Skip Navigation

Sister Souljah returns to APSU for African American History Month

2/5/2001
February 5, 2001

Headlining Austin Peay State University's month-long celebration of African American History Month is a return performance by rapper and best-selling author, Sister Souljah, who first lectured at APSU in the early 1990s.

Souljah will speak at 7 p.m., Feb. 22 in Clement Auditorium. With the theme "Creating and Defining the African American Community: Family, Church, Politics and Culture," APSU highlights achievements of African Americans during February through art exhibits, forums, films, lectures and talent shows, all of which are free and open to the public.

"This celebration is especially important because it's the first celebration of a new millennium," said Dr. Jacqueline Wade, director of the Wilbur N. Daniel African American Cultural Center. "We have an opportunity to get it right in a positive, beautiful way. This is a new day and a joyous time to celebrate."

Events for the first week are:

Throughout February: A month-long exhibit of work by APSU African American art majors begins the month's festivities. Co-sponsored by the Woodward Library and the Center of Excellence for the Creative Arts, the African American Cultural Center and the department of art, the exhibit is in Woodward Library.


Feb. 7: The APSU Women's Studies Program sponsors a book discussion on "Where We Stand: Class Matters" by Bell Hooks. Mary Elaine Horn, APSU adjunct instructor of psychology, will lead the discussion beginning at 11 a.m. in the African American Cultural Center.

"The Woman Behind the Gold: Wilma Glodean Rudolph," produced by Dr. Yvonne Prather, assistant professor of speech, communication and theatre, will be shown at 4:30 p.m. in the African American Cultural Center.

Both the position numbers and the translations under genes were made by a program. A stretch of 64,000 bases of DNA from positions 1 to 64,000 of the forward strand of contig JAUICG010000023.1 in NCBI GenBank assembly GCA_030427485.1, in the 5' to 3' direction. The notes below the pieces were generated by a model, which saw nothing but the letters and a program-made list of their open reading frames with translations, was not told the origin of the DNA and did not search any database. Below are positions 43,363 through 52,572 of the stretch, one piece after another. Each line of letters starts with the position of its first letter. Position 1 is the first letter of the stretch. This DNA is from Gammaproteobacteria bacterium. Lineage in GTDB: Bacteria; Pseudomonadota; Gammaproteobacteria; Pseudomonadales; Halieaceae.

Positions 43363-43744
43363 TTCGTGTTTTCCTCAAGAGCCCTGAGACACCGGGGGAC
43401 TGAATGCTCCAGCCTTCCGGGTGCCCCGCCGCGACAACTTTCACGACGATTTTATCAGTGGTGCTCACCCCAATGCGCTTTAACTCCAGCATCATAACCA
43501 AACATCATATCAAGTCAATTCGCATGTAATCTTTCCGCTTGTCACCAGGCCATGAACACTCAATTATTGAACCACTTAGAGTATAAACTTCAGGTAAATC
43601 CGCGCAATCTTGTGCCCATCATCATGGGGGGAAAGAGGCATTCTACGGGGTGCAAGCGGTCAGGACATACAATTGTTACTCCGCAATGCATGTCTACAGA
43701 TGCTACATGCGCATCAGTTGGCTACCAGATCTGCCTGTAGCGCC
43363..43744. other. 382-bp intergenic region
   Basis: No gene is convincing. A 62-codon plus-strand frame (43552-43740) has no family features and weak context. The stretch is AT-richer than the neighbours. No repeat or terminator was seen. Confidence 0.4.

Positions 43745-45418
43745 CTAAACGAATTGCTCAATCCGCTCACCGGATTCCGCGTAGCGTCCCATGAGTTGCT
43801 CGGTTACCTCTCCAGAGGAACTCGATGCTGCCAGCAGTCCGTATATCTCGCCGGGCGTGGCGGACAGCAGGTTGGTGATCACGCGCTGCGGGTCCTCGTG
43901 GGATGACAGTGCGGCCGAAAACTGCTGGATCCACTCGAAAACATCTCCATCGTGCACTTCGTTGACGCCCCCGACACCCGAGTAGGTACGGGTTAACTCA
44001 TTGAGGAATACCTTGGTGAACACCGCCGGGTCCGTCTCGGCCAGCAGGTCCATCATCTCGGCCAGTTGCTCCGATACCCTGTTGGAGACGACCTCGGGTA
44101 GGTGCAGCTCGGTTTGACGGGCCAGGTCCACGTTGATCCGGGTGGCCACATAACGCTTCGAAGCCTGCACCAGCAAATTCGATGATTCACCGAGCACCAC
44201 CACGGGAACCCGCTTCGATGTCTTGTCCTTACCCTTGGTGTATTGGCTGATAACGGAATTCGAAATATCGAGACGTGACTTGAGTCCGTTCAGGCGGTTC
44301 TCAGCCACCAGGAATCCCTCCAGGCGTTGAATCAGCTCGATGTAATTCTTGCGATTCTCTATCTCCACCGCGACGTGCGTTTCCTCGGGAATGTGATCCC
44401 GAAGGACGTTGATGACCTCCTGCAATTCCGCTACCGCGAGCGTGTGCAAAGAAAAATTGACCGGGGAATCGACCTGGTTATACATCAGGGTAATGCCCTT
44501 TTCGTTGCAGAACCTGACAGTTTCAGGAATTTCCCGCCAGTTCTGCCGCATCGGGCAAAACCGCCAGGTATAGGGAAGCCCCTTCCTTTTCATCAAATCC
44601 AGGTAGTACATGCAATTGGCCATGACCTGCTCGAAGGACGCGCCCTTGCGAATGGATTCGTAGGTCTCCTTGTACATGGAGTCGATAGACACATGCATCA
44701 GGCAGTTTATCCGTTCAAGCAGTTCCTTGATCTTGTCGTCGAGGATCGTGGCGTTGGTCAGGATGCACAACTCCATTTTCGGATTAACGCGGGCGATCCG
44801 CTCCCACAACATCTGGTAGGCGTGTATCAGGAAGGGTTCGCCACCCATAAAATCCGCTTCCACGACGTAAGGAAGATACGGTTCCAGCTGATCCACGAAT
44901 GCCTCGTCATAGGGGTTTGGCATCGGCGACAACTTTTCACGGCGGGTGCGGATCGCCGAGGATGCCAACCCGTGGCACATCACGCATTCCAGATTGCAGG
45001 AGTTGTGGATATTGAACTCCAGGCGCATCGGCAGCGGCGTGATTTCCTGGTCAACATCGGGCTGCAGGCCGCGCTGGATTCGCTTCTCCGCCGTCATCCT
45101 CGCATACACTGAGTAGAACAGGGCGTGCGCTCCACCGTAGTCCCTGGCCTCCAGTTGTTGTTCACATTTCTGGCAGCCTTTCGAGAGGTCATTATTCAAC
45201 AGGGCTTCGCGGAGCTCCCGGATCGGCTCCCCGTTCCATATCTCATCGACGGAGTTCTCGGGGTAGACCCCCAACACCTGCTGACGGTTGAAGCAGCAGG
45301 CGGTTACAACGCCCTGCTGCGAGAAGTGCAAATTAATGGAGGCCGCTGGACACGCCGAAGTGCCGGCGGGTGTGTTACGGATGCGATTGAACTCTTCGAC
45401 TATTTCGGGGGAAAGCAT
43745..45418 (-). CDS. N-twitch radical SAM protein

At 7 p.m. in the African American Cultural Center, there will be an open discussion led by African American business owners. Delta Sigma Theta Sorority sponsors this event.


Feb. 8: A diversity workshop, sponsored by the APSU Office of MultiEthnic Services, will be held in the African American Cultural Center beginning at 2 p.m. Eleanor Graves, director of multiethnic services, and Edith Costanza, both certified by the National Coalition Building Institute, will lead this workshop, which will emphasis acceptance, understanding and tolerance of diverse cultural, racial and ethnic groups.

Award-winning author David Bradley, holder of APSU's Roy Acuff Chair of Excellence in the Creative Arts, will give a lecture, "To Make Them Stand in Fear: The Function of Lynching in Contemporary America," at 7 p.m. in the African American Cultural Center. The event is co-sponsored by the Center of Excellence for the Creative Arts and the department of language and literature.


Feb. 9: Games, videos, food and fellowship are part of various activities designed to unite APSU students. This event is called "The Spot-Celebrating our Present," and begins at 7 p.m. in the African American Cultural Center.


Feb. 11: At 4 p.m., the Wilma Rudolph documentary will be shown again.


Events are schedule throughtout the month and each week's events will be listed in upcoming issues of "InnerAction. For more information on these events, telephone (931) 221-7120.